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North Korea needs to progress; strengthen peace, not nukes; Palestinian women and terror attacks; Egypt's elections; demonstrations in South Africa

A round-up of global commentary for the Nov. 9, 2015 weekly magazine.

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This image provided by the US-Korea Institute at the Johns Hopkins School of Advanced International Studies via 38 North and via a satellite image from Centre National d’Études Spatiales, shows a satellite image dated May 16, 2015, of Pyongsan Uranium Concentration Plant near what is believed to be North Korea’s largest uranium mine at the southern site of Pyongsan. New US research published Aug. 12, 2015, by the website 38 North suggests that North Korea is expanding its capacity to mine and mill uranium ore which could supply its nuclear weapons program or fuel nuclear reactors.

Centre National d’Études Spatiales/38 North/Johns Hopkins School of Advanced International Studies via AP

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The Korea Times / Seoul, South Korea
Real progress is needed with North Korea
“One positive outcome of [South Korean] President Park Geun-hye’s recent visit to Washington was that it brought Washington’s attention back to the Korean peninsula issue, which had long been on the backburner due to other urgent issues around the globe...,” writes columnist Tong Kim. “Since the six-party process ended eight years ago, U.S. North Korea policy has made little progress for denuclearization.... Enhancement of deterrent prolongs the uneasy state of peace on the peninsula, but it does not directly contribute to denuclearization.... North Korea shall be more isolated, as it continues to seek its nuclear and missile development. The question is at what point would the North succumb to the pressure of sanctions? It has not succumbed for the past 10 years, and it may not at all in the future, as long as it survives.”

The News international / Karachi, Pakistan
Strengthen peace over nuclear arsenals
“For the US and the rest of the world, so bothered with the possibility of South Asia blowing itself up in nuclear incineration, there are other ways too to assure a strategic balance in South Asia, save the nuclear route opted for by default by Pakistan. It lies in the elimination of conflict, auguring strategic stability that perpetuates peace...,” writes former Ambassador Shahzad Chaudhry. “Having gone nuclear there is little chance that Pakistan could reverse that status.... Pakistan will of necessity have to buy peace for itself, and the region by extension, through a strategic balance assisted by a well-designed ... nuclear deterrence.”

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Haaretz / Jerusalem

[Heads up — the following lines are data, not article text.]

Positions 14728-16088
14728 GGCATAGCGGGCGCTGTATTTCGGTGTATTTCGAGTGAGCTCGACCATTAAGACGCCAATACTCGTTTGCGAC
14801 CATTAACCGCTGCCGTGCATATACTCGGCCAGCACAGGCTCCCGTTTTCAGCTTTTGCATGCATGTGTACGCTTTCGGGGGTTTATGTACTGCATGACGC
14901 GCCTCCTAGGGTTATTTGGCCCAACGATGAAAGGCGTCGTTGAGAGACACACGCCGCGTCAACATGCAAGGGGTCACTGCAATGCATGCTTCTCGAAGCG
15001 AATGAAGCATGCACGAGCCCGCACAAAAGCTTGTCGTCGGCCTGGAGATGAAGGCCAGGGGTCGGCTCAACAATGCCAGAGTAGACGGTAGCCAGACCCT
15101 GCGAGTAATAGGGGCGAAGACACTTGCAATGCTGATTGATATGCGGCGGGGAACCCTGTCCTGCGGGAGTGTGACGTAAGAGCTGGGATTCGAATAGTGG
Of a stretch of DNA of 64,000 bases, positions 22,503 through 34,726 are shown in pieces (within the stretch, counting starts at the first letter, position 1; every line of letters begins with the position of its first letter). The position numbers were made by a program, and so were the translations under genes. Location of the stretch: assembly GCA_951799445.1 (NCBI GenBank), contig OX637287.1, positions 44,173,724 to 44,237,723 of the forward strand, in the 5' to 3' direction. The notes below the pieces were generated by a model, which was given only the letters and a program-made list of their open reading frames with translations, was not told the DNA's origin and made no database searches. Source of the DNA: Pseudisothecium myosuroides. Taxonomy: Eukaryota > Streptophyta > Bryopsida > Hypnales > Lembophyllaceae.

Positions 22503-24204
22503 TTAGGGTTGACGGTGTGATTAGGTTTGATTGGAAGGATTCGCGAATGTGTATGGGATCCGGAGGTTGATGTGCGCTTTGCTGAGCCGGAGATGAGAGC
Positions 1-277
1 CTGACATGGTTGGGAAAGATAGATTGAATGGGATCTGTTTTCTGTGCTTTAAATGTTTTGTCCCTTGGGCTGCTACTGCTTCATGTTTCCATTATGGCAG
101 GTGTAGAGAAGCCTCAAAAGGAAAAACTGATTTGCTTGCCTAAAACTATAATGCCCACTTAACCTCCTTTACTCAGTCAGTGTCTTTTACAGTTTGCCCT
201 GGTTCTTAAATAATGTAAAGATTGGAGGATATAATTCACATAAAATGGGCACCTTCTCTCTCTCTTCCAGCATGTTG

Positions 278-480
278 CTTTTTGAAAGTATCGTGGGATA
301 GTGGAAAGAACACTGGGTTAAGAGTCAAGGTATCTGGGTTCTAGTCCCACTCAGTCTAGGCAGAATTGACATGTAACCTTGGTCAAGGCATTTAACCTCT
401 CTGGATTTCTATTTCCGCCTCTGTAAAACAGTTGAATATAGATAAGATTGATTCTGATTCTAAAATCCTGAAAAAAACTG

More women participate in terror attacks
“This current wave of terrorism [in Israel] has seen [Palestinian] women playing a more prominent role in the violence.... According to the [Israel Defense Forces], since mid-September 2015, approximately 54 stabbing, shooting and vehicular attacks have occurred; of these attacks, women have been responsible for carrying out nine attacks...,” writes Devorah Margolin. “Palestinian women have been active in both the protests and the rhetoric that Israel and others believe has fueled this wave of violence.... [Promoting their own] participation ... [is] sometimes aimed at fueling and shaming men into participation.... As the terrorist attacks continue, women will continue ... [carrying] out attacks, as well as mobilizing public support....”

Recommended:Nuclear North Korea: 6 ways it differs from Iran

Daily News / Cairo
Elections have not effected change in Egypt
“The low rates of participation [in Egypt’s parliamentary elections] were neither shocking nor surprising...,” writes Ziad A. Akl. “Even if we all voted, this election will remain as far from representative democracy as it already is.... Do we hold an election waiting for the voters to show up in the absence of proper democracy preconditions or do we create social, political and legislative frameworks that could ensure the realisation of democracy whenever an election is held? Egypt has held parliamentary elections for years now, and the cumulative democratic result of these elections was nil. Perhaps it’s about time to actually learn from our past mistakes, a virtue so much forgotten in Egypt since the 1950s.”  

The National / Abu Dhabi, United Arab Emirates
South Africa still a work in progress
“Twenty years after the introduction of democracy in South Africa, students are again protesting as corruption runs rampant and economic inequality deepens.... At the heart of this [grass-roots movement], and many others like it in South Africa, lies the question of corruption and equality. The unravelling of the apartheid system of racial segregation in 1994 failed to bring with it a redistribution of resources and financial capital...,” writes Joseph Dana. “While the country is often justly held in high regard for its recent democratic achievements, the process remains unfinished; much work remains to be done in all sectors of society for the country to be truly free. Now, a generation born free from the direct oppression of apartheid is demonstrating that it is ready to shape the country’s future. The consequences will be dramatic.”